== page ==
Sunday, February 1, 2015

I wish / If only

We use wish and if only to express how we would like things to be different if we had the power to change them. They both have the same meaning, but if only is more emphatic.
They can be followed by another clause using the following tenses:
  • Past simple. It's used to express things you would like to be different in the present, but which you deem impossible or unlikely: I wish I were taller. As in conditional sentences, we use the subjunctive (were) for all the grammatical persons. However, was is also possible in a less formal context: I wish he was my friend.
I wish I were taller

  • Past perfect. It's used to express regret or criticism about things that happened or didn't happen in the past. I wish I had studied harder for the exam. (Now it's too late. I can only regret I didn't study more). I wish you had told me the truth.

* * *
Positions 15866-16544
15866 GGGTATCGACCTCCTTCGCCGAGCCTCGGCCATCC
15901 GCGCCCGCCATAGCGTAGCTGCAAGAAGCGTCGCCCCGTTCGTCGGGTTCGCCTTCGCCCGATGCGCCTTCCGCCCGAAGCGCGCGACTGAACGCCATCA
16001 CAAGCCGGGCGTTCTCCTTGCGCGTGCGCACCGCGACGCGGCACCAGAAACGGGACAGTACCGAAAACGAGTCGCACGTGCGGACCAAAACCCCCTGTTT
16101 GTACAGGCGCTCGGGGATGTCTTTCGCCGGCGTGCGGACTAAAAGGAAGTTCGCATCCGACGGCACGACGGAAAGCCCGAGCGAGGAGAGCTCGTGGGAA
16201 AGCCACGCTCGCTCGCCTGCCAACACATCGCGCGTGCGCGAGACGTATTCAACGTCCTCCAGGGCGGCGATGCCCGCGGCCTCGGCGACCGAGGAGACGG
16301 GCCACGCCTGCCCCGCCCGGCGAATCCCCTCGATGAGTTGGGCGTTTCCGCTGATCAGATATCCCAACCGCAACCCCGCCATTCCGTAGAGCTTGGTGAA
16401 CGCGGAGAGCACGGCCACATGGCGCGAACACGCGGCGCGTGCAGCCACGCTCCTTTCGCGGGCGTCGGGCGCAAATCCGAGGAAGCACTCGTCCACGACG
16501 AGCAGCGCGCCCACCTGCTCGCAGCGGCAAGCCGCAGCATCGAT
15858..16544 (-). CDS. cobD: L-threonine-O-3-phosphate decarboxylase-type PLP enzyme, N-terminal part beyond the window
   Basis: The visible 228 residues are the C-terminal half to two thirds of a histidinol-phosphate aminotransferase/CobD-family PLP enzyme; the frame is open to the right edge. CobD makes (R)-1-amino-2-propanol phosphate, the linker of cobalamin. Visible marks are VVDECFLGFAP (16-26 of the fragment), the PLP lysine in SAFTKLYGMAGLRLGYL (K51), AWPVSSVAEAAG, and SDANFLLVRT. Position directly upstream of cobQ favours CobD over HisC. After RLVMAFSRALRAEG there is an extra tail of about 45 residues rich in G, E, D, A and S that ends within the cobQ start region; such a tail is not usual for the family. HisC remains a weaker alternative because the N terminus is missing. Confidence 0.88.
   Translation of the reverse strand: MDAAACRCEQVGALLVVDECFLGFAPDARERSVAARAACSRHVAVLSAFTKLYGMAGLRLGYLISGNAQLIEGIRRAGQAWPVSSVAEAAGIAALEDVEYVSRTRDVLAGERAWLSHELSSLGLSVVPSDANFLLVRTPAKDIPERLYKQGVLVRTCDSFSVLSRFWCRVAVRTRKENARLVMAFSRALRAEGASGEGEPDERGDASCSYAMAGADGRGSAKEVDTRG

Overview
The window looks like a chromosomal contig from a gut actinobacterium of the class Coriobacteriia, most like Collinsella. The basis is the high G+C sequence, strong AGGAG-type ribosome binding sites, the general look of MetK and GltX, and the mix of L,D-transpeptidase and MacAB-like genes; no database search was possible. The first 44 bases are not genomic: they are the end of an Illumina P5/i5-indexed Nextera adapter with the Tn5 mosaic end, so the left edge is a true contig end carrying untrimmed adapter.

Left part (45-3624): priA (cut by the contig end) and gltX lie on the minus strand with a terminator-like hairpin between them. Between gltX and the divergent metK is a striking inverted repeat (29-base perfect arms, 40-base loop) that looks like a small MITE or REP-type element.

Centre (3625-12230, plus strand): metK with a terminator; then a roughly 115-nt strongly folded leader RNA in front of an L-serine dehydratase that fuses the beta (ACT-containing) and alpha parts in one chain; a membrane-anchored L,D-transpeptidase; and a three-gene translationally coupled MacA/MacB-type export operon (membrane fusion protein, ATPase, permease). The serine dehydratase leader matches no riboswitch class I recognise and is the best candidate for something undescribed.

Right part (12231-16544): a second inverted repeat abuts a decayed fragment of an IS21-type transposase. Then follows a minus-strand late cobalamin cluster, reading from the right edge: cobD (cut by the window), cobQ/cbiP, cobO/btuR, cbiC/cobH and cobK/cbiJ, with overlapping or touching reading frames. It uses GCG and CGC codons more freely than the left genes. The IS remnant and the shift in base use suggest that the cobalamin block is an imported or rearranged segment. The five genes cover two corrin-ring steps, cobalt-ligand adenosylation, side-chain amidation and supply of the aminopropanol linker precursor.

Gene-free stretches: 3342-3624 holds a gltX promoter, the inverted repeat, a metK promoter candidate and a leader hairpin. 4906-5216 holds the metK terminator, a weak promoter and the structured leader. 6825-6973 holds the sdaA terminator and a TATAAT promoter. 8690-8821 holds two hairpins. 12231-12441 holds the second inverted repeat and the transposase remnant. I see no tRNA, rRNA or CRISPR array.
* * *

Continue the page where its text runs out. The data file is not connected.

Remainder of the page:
• Would + infinitive. It's used to:
    •  Complain about things that you find annoying. I wish you would stop making so much noise. If only this wind would stop. In these sentences, the subject of the subordinate clause must be different from that of the main clause. 
    •  Express wishes for the future when we think the action will probably not happen  (could can be used instead of would) I wish I could go on holday with you, (but I know I can't). If there is a stronger possibility that the action will happen, we use hope: I hope I can go on holiday with you. (I don't know if I can or not). 
          We can find another example of wish + would in this song by Phil Collins:

There are many songs in which you can find examples of  wish or if only. Here are a few:

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